The AA is urging the government to go further and scrap all existing smart motorways after plans to extend the network were cancelled.
The UK’s largest motoring organisation has joined bereaved families of people killed on smart motorways to axe all of them immediately.
Campaigners say that 75 people have died on smart motorways where the safety refuge of the hard shoulder is used as a live lane to ease traffic congestion.
President of the AA Edmund King called the concept “motorway widening on the cheap” and told the BBC the government needs to reinstate a hard shoulder on the 375 miles of existing smart motorways – around 10% of England’s motorway network.
“Basically drivers don’t trust them, the technology is not fool proof, and 37% of breakdowns on smart motorways happen in live lanes,” said King. “And basically those drivers are sitting ducks.”
Cancelling the 14 new schemes will save the Treasury more than £1 billion. However there are no plans to scrap the existing smart motorways which were first introduced in 2006. Construction to convert two stretches of the M6 and M56 will continue as they are near completion.
Greg Hands, the Conservative party chairman told BBC’s Sunday with Laura Kuenssberg programme the government “will not approve any new smart motorways” because of “public” and “safety” concerns.
“And we’re going to keep a close eye on the situation with the existing smart motorways,” added Hands.
Rishi Sunak promised to ban smart motorways during his unsuccessful campaign for the Conservative party leadership against Liz Truss and said “all drivers deserve to have confidence in the roads they use to get around the country”.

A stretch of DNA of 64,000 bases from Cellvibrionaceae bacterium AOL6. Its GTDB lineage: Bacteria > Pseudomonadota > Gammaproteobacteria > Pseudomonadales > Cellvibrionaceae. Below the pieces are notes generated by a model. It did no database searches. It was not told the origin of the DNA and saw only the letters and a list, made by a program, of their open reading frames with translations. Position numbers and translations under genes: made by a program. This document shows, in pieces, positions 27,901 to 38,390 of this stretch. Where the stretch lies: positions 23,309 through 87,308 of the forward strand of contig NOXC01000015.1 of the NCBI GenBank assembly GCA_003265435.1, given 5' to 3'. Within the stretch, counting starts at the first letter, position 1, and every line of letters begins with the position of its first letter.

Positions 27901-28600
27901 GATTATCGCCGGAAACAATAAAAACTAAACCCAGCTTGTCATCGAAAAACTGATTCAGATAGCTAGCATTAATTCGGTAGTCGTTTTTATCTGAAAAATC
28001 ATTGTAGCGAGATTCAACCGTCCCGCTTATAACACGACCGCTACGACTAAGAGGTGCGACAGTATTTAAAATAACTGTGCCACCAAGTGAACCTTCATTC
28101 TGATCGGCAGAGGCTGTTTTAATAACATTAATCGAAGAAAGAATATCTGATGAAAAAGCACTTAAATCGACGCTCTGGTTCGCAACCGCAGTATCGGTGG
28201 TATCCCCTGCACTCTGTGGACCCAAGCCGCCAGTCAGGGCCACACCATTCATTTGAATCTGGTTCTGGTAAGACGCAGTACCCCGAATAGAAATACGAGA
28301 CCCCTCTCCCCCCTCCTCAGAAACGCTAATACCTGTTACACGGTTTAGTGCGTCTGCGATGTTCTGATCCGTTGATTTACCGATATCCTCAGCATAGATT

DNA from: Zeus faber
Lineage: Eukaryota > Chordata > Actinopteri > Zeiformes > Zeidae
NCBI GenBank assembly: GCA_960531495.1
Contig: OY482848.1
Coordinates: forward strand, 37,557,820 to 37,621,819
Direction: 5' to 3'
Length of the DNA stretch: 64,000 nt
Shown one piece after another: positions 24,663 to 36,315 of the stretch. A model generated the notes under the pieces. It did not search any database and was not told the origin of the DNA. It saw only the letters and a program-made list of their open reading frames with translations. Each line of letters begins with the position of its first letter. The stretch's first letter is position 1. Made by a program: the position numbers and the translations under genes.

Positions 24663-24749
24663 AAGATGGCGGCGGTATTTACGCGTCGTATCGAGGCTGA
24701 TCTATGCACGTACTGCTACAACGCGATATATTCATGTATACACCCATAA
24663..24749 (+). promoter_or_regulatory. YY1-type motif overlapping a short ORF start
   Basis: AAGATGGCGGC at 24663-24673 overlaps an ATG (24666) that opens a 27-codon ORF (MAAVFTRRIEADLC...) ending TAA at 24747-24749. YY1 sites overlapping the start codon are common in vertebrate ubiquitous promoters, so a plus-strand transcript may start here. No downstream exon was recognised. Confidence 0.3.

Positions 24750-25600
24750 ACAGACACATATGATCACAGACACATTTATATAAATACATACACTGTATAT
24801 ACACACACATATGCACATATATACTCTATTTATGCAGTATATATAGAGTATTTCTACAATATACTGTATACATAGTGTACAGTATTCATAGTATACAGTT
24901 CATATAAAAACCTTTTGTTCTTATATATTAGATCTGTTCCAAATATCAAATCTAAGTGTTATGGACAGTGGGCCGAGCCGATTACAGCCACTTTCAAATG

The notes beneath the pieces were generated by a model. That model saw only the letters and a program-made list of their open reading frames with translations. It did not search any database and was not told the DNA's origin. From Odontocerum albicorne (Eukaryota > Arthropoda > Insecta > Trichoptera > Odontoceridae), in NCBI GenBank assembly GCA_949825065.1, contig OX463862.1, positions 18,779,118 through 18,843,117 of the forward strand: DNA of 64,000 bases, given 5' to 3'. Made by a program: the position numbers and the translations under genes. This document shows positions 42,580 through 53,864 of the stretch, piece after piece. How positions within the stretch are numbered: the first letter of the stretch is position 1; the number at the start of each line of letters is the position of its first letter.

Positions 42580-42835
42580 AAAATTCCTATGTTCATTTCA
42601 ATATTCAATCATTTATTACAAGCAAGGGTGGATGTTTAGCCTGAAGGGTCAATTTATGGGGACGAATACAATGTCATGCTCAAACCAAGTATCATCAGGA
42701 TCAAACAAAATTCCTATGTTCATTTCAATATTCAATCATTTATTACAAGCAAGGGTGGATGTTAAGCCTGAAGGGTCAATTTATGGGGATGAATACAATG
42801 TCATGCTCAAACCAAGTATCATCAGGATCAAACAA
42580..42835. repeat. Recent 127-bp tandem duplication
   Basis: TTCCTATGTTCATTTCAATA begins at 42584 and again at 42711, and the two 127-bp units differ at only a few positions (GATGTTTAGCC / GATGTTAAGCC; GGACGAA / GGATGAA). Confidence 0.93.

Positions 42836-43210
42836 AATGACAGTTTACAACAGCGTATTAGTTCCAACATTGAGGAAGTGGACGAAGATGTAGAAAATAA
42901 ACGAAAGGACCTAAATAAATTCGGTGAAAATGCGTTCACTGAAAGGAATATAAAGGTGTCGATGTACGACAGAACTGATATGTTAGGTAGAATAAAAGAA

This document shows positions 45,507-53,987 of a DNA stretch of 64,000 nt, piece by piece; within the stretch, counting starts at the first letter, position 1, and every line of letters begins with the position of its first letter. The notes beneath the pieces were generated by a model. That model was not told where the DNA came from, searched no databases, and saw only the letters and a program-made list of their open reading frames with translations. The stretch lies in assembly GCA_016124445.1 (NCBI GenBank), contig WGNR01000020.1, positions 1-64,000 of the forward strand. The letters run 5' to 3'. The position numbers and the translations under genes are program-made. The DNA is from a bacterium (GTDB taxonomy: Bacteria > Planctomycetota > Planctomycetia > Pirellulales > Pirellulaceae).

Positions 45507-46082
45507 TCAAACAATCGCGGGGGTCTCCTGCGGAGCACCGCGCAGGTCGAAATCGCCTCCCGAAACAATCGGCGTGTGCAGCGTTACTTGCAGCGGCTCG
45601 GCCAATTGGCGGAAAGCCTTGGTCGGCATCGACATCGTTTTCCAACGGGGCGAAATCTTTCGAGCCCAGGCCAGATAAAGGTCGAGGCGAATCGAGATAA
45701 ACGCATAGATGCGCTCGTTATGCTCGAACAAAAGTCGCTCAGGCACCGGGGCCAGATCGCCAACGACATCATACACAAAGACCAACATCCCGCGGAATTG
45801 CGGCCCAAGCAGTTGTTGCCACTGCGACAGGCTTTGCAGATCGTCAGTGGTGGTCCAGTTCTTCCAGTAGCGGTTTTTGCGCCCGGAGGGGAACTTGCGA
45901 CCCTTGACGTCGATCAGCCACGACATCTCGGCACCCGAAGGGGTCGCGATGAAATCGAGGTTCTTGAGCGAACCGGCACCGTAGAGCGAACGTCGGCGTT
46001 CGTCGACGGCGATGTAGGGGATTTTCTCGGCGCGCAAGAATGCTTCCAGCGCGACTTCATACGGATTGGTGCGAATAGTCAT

Niaz Shazad, whose mother died on the M1 after her car broke down, called the government’s announcement “deceitful political play” and added: “If there was real concern for driver safety the entire scheme would have been scrapped long ago.”
Shazad said: “The supposed scrapping has changed nothing – they were on hold while supposedly data was to be assessed – and heads were turned then also when the small print highlighted those that had been started would continue to be built at pace.”
He continued: “If driver safety is really a consideration on new schemes, then it should continue to be an issue on existing schemes.”
Founder of the campaign group Smart Motorways Kill, Claire Mercer – whose husband was killed on a stretch of the M1 without a hard shoulder – has been pressing the government to axe the “deadly” roads for four years.
“I’m particularly happy that it’s been confirmed that the routes that are in planning, in progress, have also been cancelled. I didn’t think they’d do that.
“So it’s good news, but obviously it’s the existing ones that are killing us. And I’m not settling for more emergency refuge areas.”
The Department for Transport is spending £900 million on current projects to convert stretches of the motorway network. Conservative MP Greg Hands, a member of the transport select committee said: “The only good use for £900 million of taxpayers’ money would be to reinstate the hard shoulder. A single penny on anything else to do with smart motorways would be sheer waste.”